Table 11-l. Typical laboratory relay test equipment
115 VOLTS. 60 HZ

Test equipment Variable voltage autotransformer . . . . . . . . Multirange dc voltmeter. Multirange ac ammeter .

Description 115 volt, 5 and 15-20 amperes





3-15-150 volt, 5000 ohms 0-2-5-l0-20-50-100-200 amperes Multirange dc voltmeter. . . . . . 0-3-7.5-30-75-150-300 volts Multirange dc ammeter . . . . . . 0-5-20-50-amperes 5-10-30 amperes, 15-30-50Phase angle meter . . . . . . . . . . . 120-240-480 volts, 60 hertz Auxiliary current transformers 1-5-10-25-50-62.5-125-250500/5 amperes Cycle counter or timer. . . . . . . . 0 - 1 0 seconds, 120 volts three-phase, 500 watts Phase shifter . . . . . . . . . . . . . . . Multirange noninductive load 0-100 amperes range resistor . . . . . . . . . . . . . . . . . . . . . Three-phase sequence indica110-550 volts, 25-60 hertz tor.......................... Auxiliary relays, dc . . . . . . . . . 125 volt

..... ..... .....

Figure 11-5. Typical test connection for a pilot wire relay

satisfactory, provided the shaft or bearings have not been disturbed. In any case, the manufacturers directions should be followed. e. Performance check. Upon completion of repair work, complete performance tests should be made on the relay, even though the work done may not appear to affect relay operation. It is possible that during repair, other adjustments or alignment of relay parts may have been changed or affected. After an overhaul, the tests made should not be less thorough than the relays original acceptance tests.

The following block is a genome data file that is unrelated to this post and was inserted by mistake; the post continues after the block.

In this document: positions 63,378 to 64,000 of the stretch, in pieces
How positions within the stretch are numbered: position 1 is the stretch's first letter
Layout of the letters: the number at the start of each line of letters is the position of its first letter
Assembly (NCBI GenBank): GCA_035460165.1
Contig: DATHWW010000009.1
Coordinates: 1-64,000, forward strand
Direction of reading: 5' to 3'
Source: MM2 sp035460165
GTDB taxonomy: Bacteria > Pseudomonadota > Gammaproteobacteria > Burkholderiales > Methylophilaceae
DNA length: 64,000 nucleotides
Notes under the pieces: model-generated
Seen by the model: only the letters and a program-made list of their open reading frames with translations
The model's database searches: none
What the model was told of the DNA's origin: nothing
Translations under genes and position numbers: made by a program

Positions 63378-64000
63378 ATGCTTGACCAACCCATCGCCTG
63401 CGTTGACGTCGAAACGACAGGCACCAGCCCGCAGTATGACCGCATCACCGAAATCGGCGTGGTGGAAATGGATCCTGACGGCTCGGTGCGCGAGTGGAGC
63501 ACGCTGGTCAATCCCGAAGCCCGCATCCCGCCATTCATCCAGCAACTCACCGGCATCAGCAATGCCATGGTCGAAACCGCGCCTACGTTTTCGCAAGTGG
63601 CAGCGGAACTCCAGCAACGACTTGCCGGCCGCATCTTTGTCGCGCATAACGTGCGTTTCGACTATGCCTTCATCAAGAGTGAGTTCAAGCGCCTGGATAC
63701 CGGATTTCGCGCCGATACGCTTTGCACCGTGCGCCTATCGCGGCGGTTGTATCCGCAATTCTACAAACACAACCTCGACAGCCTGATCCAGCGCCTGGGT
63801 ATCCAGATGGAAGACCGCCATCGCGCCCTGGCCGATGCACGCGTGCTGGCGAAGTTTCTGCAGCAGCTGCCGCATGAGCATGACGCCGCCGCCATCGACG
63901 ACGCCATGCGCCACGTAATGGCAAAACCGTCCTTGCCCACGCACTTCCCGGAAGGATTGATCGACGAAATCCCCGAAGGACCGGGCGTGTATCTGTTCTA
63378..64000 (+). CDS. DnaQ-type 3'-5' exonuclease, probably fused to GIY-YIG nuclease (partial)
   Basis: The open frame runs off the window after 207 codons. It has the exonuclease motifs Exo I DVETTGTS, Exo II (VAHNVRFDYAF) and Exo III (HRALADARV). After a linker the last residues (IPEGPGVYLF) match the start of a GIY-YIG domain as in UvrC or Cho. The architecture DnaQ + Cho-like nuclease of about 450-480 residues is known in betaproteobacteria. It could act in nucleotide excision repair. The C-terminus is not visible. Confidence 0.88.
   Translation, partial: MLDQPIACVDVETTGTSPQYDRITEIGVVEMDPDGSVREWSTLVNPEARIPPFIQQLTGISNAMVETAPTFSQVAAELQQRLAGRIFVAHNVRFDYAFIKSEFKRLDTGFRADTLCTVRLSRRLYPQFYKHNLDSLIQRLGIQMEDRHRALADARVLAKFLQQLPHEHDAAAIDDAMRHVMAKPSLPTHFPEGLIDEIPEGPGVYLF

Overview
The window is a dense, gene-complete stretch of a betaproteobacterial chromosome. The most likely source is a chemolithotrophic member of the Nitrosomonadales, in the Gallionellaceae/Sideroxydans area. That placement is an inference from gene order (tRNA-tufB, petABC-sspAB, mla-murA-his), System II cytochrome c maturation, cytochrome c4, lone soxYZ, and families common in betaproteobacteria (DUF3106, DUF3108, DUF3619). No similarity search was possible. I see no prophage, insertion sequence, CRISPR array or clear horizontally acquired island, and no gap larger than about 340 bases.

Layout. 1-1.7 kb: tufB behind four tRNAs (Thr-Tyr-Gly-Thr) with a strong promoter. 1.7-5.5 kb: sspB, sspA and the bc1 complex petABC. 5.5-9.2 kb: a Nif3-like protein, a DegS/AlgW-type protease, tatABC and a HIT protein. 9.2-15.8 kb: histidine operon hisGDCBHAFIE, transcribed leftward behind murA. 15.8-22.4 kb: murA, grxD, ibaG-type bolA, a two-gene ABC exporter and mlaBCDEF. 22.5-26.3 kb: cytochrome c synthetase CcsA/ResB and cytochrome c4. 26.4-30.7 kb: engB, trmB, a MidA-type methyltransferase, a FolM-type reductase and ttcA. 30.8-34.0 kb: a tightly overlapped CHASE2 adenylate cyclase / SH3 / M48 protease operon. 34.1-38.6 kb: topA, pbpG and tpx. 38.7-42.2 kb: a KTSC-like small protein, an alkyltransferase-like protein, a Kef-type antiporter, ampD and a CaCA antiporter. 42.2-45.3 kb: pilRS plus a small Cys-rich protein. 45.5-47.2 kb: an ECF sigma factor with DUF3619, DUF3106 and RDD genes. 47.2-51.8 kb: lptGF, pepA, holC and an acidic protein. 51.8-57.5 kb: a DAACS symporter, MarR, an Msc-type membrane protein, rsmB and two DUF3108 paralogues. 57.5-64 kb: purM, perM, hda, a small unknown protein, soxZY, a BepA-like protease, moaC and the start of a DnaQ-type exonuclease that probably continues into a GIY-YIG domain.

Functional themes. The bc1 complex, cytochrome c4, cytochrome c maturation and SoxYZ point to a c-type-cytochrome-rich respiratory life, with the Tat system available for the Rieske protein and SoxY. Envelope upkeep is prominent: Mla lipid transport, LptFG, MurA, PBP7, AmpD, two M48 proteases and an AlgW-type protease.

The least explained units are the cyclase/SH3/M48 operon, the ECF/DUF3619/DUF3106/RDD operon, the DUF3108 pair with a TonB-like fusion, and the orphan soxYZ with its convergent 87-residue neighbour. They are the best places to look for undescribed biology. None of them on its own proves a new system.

Section II-CONTROLS 11-10. Control functions. Controls are broadly defined as the methods and means of governing the performance of any electric apparatus, machine, or system, by sensing any need for a change and facilitating that change. In performing these duties, control circuits or systems may act to regulate, protect, indicate, open, close, or time an operation. Control devices execute control functions. a. Control equipment. Some of the more common equipment controlled are switches, circuit breakers, contactors, lights, rheostats, timers, and valves. Control schemes use combinations of the following component parts to produce the desired operation: alarms, batteries, coils, fuses, relays, solenoids, timers, switches, and transformers. Other special electrical equipment may be used also. (1) Electromechanical controls. Electromechanical controls are operated by magnets, thermal action, motors, or other mechanical or static actions. (2) Solid-stat e controls. Solid-state controls perform similar functions to electromechanical controls, but their characteristics are affected to a 11-6 much greater degree by ambient temperature changes and excessive electrical circuit parameters. b. Power supply. Control equipment may be powered from storage batteries or from an ac source. Controls will only be as dependable as their operating input. The power supply must be as reliable as possible, so that control and protection of the equipment is not jeopardized. See chapter 14 for details of battery maintenance and repair. c. Control lines. Pneumatic and electromagnetic controls are gradually being replaced by electronic loop controls, as systems are increasingly being incorporated into energy management control systems (EMCS) or supervisory control and data acquisition systems (SCADA). Sensors are used to provide units of information via conventional (hard) wiring to the field interface devices (FIDs). A sensor is installed as a component part of the electrical apparatus being controlled and must be maintained by electrical maintenance personnel. Control line components such as FIDs, data transmission links, the central processing unit (CPU) and its subcomponents are not electrical maintenance responsibili-